In this issue we are publishing an article by Silverman et al dealing with the public's opinion on the effectiveness of CBT versus drugs. Like many, when drugs appeared on the scene, I was enthusiastic that we finally had treatments for many crippling mental disorders.
Then, when Tim (everyone calls him Tim, but I have good reason) Beck showed that psychotherapy was a powerful therapy, I was equally enthusiastic.
As time went on, CBT was shown effective in disease after disease, so much so that I worried it might be seen as a placebo on steroids. In addition, some studies showed it was as effective as drugs in certain conditions.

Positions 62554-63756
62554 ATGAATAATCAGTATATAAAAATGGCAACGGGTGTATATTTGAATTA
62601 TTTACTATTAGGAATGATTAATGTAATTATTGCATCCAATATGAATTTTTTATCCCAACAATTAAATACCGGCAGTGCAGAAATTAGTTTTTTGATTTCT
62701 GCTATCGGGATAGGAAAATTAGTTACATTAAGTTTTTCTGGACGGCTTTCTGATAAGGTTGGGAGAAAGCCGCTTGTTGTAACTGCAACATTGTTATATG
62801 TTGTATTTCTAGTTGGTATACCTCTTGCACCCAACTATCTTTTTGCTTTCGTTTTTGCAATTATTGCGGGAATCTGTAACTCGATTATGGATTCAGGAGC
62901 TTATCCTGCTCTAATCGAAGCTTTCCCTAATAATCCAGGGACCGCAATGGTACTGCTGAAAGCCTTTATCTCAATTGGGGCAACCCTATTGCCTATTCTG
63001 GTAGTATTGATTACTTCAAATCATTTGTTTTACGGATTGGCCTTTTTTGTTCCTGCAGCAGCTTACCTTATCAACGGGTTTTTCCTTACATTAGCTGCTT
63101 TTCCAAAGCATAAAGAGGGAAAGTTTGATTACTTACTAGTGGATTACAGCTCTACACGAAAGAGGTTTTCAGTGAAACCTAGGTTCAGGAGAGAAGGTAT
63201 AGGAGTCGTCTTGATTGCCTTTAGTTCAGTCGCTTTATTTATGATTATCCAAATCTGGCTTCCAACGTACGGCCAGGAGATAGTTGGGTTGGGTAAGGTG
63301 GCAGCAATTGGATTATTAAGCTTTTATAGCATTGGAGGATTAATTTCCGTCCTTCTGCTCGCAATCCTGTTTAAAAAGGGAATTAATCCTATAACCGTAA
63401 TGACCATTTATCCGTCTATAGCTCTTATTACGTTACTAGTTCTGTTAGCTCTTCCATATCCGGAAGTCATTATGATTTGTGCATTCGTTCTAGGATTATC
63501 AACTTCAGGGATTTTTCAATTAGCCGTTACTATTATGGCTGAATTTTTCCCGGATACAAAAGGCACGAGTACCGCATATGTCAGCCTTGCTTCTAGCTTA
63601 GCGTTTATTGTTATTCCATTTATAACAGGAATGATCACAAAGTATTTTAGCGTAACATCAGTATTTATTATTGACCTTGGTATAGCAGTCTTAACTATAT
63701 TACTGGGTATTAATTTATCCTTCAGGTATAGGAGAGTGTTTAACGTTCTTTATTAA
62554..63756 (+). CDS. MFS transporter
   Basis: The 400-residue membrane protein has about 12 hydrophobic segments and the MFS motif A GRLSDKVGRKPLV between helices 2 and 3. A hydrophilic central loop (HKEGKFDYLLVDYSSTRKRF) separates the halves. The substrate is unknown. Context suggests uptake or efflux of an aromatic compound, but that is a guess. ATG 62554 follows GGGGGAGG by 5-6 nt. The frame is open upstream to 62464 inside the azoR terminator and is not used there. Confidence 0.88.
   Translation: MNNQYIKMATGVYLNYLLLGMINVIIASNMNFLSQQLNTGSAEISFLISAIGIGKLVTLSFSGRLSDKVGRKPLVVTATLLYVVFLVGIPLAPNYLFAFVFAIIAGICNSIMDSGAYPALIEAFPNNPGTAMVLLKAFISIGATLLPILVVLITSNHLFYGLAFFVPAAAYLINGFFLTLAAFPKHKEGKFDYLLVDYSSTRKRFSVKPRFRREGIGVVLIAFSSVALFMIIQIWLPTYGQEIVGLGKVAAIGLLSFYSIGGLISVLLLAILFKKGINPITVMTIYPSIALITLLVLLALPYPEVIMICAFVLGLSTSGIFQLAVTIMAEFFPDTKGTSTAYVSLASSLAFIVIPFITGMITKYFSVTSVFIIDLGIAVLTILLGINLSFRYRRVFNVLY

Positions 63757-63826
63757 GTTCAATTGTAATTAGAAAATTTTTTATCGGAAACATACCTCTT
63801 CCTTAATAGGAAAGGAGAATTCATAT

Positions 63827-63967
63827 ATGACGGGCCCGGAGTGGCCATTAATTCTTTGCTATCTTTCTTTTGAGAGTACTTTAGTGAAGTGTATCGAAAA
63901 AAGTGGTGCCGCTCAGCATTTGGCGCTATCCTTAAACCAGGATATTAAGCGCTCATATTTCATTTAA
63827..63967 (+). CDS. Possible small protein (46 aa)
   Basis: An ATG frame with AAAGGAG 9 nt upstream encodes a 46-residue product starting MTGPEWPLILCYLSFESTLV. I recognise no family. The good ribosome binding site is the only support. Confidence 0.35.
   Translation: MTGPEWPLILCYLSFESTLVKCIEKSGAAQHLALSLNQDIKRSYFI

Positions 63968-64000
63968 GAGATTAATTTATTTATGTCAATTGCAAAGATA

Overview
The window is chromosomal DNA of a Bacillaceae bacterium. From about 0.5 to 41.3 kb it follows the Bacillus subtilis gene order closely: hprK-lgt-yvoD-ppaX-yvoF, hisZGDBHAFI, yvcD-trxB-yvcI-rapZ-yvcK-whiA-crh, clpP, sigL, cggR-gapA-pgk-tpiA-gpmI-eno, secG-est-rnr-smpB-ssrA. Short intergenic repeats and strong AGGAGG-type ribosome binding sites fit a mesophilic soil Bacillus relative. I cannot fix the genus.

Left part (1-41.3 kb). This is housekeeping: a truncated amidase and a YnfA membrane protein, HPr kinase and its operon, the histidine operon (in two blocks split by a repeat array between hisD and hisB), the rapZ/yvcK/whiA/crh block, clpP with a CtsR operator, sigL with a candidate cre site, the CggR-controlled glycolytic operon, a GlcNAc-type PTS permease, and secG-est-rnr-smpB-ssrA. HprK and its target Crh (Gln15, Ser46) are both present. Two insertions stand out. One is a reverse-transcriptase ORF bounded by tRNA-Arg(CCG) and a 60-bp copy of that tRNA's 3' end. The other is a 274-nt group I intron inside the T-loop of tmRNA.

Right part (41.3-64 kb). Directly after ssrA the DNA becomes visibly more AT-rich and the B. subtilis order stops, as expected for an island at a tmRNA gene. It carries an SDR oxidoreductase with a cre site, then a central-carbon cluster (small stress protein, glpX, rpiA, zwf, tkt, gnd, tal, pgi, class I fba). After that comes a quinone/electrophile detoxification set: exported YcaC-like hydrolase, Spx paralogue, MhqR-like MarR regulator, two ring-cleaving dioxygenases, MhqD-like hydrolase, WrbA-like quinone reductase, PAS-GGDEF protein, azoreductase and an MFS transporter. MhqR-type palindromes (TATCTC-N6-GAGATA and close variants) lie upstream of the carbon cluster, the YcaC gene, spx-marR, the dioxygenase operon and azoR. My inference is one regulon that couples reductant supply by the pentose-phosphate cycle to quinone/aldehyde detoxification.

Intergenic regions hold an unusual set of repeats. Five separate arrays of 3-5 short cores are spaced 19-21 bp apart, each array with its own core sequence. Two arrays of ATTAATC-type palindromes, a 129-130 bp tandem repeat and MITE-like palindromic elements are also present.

The public has caught on and CBT now has credibility that some other psychotherapies do not. When the public understands as much of the science as they do now, I think it's a very good thing.
For this we can thank the intelligent press, principally the New York Times which when I was a medical student had one part time physician writer, Howard Rusk, a rehab doc and now employs a squadron. The press takes a lot of knocks but for informing us about medical innovation, it gets high marks.
John A. Talbott, MD